First of all a liquid layer formed on the first layer 2a is not solidified everywhere within the contour 5 but only at partial regions 6a . . . 6k spaced from each other at all sides. Those partial regions are shown in FIG. 1 as being substantially square-shaped but may have any other shape. The size of the partial regions is free but preferably a linear dimension of 1-20 mm, in particular 2-10 mm is chosen.
As a consequence narrow liquid intermediate regions referenced in the figure by the sign 7 remain between the partial regions 6a . . . 6k. The width of those intermediate regions, i.e. the clearance between the partial regions 6a . . . 6k, is about 1/20 to 1/500, preferably about 1/50 to 1/200 and particularly preferred about 1/100 of the dimension of the partial regions, i.e. about 0.05 to 0.2 mm, preferably about 0.1 mm.
The partial regions shrink during and after the solidification and the width of the intermediate regions 7 is thereby enlarged. The shrinkage rate is particularly high in the first seconds after the irradiation and for example about 80% of the shrinkage occurs within 10 seconds. Considering the conventional production speed this shrinkage rate means that the shrinkage of the first solidified partial regions of the layer 2b has already terminated to a large extent when solidifying the last partial regions.
After solidification of the partial regions connecting regions in the form of thin connecting webs 8a . . . 8p connecting respective adjacent partial regions 6a, 6b; 6b, 6c; 6b; 6e; etc. are solidified. The width of those connecting webs is in the order of about 1/50 to 1/200 and preferably about 1/100 of the dimension of the partial regions, i.e. about 0.05 to 0.2 mm, preferably about 0.1 mm. One or more connecting webs may be formed between two adjacent partial regions. At the points where the intermediate regions 7 meet the contour 5 boundary regions 9a . . . 9f are formed which either replace the connecting regions of the partial regions 6a, 6c, 6g, 6k adjacent to the contour or are formed in addition to those connecting regions.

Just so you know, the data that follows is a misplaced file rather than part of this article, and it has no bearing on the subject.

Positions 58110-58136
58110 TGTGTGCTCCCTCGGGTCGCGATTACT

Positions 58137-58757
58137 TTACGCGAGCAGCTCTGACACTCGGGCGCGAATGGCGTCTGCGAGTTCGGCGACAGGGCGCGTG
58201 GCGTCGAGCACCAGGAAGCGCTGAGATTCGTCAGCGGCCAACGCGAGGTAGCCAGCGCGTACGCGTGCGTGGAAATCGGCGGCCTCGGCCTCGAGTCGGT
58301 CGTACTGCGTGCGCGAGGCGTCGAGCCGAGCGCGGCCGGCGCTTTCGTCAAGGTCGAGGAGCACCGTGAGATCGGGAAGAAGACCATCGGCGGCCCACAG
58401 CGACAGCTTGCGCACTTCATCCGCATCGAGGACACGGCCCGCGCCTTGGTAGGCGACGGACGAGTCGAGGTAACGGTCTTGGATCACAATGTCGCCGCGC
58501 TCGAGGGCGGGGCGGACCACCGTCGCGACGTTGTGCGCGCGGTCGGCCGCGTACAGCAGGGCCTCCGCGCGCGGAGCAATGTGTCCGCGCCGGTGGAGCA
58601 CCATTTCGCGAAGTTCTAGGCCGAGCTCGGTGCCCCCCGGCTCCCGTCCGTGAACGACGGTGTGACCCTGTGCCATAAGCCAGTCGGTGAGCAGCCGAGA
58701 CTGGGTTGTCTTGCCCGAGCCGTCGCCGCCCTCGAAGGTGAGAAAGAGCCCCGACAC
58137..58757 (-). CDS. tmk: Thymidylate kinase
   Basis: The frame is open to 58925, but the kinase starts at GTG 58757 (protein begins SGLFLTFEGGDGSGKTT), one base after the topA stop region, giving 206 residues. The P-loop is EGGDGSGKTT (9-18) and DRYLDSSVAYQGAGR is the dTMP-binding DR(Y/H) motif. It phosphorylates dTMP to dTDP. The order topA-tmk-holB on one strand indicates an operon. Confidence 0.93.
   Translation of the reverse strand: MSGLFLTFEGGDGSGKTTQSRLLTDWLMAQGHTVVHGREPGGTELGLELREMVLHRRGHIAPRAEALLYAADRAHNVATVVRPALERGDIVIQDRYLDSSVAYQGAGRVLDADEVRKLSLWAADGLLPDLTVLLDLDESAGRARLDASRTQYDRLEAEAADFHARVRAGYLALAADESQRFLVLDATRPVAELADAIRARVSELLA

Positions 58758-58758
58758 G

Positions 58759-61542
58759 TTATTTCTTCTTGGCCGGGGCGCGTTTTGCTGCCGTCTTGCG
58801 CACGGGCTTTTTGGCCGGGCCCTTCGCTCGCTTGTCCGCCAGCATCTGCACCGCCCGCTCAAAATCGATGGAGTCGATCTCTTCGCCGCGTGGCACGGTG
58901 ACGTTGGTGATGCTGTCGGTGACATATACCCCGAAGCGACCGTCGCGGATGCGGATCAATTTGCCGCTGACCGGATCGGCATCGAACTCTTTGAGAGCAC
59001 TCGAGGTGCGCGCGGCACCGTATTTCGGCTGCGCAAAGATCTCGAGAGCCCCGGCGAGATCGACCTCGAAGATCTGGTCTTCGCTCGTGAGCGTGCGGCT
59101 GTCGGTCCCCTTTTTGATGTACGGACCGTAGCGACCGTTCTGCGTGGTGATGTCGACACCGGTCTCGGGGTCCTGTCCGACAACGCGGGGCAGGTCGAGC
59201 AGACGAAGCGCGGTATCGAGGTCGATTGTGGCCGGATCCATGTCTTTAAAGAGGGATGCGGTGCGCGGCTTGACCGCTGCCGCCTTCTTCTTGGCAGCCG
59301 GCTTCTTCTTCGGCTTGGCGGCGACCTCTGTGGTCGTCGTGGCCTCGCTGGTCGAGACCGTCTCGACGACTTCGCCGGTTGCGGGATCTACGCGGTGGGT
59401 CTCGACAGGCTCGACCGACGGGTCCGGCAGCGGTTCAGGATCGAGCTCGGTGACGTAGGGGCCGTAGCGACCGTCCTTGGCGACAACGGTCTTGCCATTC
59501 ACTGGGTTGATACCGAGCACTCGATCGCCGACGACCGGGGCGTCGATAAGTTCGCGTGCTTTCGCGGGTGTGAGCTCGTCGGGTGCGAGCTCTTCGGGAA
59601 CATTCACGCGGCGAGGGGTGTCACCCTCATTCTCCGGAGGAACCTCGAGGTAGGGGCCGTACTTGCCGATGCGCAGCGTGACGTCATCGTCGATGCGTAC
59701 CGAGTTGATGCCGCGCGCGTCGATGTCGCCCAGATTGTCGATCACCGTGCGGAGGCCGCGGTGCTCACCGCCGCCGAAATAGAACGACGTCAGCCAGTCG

The connecting webs 8a . . . 8p and the boundary regions 9a . . . 9f are preferably solidified after the shrinkage of the partial regions 6a . . . 6k, because the forces acting on the connecting webs and therefore the stresses and deformations of the webs are reduced in this case. Formation of the connecting webs therefore preferably starts between those partial regions of a layer which were solidified first and thus have the most advanced shrinkage. Alternatively, the webs may, however, also be solidified simultaneously with the solidification of the respective adjacent partial regions. In any case the purpose of the connecting webs is to interconnect the partial regions 6a . . . 6k and thus to retain the geometric structure and the mechanical stability.